From the 21-Day Fix to Weight Watchers to the Atkins Diet, there is no end to the seemingly limitless amount of diet programs people can choose from that will help them be successful in losing weight. However, none of these programs, to my knowledge, teaches intuitive eating, wherein you do not need to count calories, obsessively portion out your food, label foods as 'good' or 'bad,' or follow a strict meal plan that tells you exactly what to eat and when to eat.
A diet is not a program. It's a lifestyle. Unless you're doing competition prep, there is no reason to spend the rest of your life measuring food into colorful containers while obsessing about your macros.
Most of my clients have tried these diet programs at one point or another. They lose weight, but as soon as they stop that program, they put the weight back on. Then of course they run to a personal trainer for help because those programs married them to the idea of meticulously keeping track of everything. Over time, I have to then teach them intuitive eating.
I'm going to pick on the 21-Day Fix for a moment due to its popularity. I could choose to pick apart all diet programs, but that could span several blog posts--and I don't think it's worth the time. After all, at the end of the day all of these diet programs are the same: you do them for a certain amount of time, lose the promised weight, and then what? Are you supposed to forever be trapped in this program? Is there no lesson in independence? Will you always have to convince yourself it's worth it to spend money on this for the rest of your life when that money could go into a travel fund?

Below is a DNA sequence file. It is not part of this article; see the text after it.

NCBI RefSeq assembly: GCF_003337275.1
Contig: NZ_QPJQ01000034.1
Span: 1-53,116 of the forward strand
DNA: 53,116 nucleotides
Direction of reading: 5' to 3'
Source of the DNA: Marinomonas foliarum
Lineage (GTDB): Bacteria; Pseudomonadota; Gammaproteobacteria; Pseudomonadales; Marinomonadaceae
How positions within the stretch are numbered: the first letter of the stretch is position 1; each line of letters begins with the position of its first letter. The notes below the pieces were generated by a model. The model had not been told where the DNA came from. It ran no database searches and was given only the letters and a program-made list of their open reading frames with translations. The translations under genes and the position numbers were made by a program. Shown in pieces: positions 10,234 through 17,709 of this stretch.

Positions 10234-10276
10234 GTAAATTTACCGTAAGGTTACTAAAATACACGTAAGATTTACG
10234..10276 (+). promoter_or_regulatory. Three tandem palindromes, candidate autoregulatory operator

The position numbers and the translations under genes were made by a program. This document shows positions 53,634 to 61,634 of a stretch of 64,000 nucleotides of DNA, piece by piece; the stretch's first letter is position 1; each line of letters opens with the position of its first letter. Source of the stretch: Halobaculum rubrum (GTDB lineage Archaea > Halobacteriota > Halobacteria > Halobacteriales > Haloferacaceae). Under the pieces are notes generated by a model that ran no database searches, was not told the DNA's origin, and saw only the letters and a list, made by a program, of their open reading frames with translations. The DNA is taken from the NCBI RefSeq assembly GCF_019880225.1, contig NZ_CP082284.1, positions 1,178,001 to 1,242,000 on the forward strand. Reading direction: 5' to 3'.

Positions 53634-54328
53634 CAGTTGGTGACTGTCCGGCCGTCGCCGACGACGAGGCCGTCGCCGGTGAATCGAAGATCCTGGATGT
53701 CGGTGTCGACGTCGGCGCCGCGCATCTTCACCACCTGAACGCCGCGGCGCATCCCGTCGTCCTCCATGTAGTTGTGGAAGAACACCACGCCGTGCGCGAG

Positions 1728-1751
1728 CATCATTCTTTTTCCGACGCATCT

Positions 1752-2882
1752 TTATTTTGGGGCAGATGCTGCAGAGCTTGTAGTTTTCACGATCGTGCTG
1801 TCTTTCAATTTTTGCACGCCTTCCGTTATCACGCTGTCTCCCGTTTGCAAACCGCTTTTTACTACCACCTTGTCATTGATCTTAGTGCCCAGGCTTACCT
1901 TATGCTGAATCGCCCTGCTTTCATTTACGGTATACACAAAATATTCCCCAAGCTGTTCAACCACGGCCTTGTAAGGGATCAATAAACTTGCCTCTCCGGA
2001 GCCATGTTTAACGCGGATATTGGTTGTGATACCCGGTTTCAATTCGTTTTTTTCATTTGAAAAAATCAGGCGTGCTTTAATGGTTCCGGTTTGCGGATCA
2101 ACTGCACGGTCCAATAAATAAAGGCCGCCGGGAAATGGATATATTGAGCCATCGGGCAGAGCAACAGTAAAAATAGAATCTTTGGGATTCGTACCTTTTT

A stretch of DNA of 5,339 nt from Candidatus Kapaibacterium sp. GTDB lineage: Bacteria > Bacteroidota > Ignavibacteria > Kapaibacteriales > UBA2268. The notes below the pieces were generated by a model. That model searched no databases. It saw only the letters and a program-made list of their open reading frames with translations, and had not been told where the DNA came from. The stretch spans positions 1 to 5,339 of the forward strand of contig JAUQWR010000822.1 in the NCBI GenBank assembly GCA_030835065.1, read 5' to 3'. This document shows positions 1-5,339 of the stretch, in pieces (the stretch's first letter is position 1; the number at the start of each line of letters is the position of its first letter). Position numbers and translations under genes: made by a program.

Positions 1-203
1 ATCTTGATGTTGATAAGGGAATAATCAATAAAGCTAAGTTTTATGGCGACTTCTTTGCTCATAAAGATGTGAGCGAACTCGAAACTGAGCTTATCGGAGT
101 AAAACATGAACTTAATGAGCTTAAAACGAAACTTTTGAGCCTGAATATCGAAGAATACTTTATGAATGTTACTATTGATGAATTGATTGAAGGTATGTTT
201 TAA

The 21-Day Fix promises that you can lose 10 lbs. in 21 days, using immediate pictures of models who are already thin, who are clearly puffing out their stomachs to appear bloated, and whose pictures are clearly manipulated from photoshopping and skilled lighting.
Let's think about that for a moment. 21 days is less than 4 weeks. Safe, effective weight loss is 1-2 lbs. per week. Do you really think those thin women lost 10 lbs. in 21 days safely? Probably not. Much if it, I'm certain, is water loss. In any case, small women like that must drastically cut calories to lose more than a pound a week. And according to the 21-Day Fix, or to those who shill it on my FB page, you're eating more than enough.
I do appreciate the variety of bodies they're showcasing--after all those thin bodies. Yet, when I look at one picture of a woman who lost 100 lbs. doing 11 rounds of the 21-Day Fix, I can't help but to wonder if she's always going to have to do the 21-Day Fix or if she's ever going to learn how to manage the weight on her own.
11 rounds of the 21-day fix is 231 days, less than a year. There are 52 weeks in a year, so it's possible to safely lose 100 lbs. in a year, although this is not recommended. Most doctors would recommend losing 'x' amount of weight, and then maintaining before losing again, as you can't go from 0-100 and expect long-term results.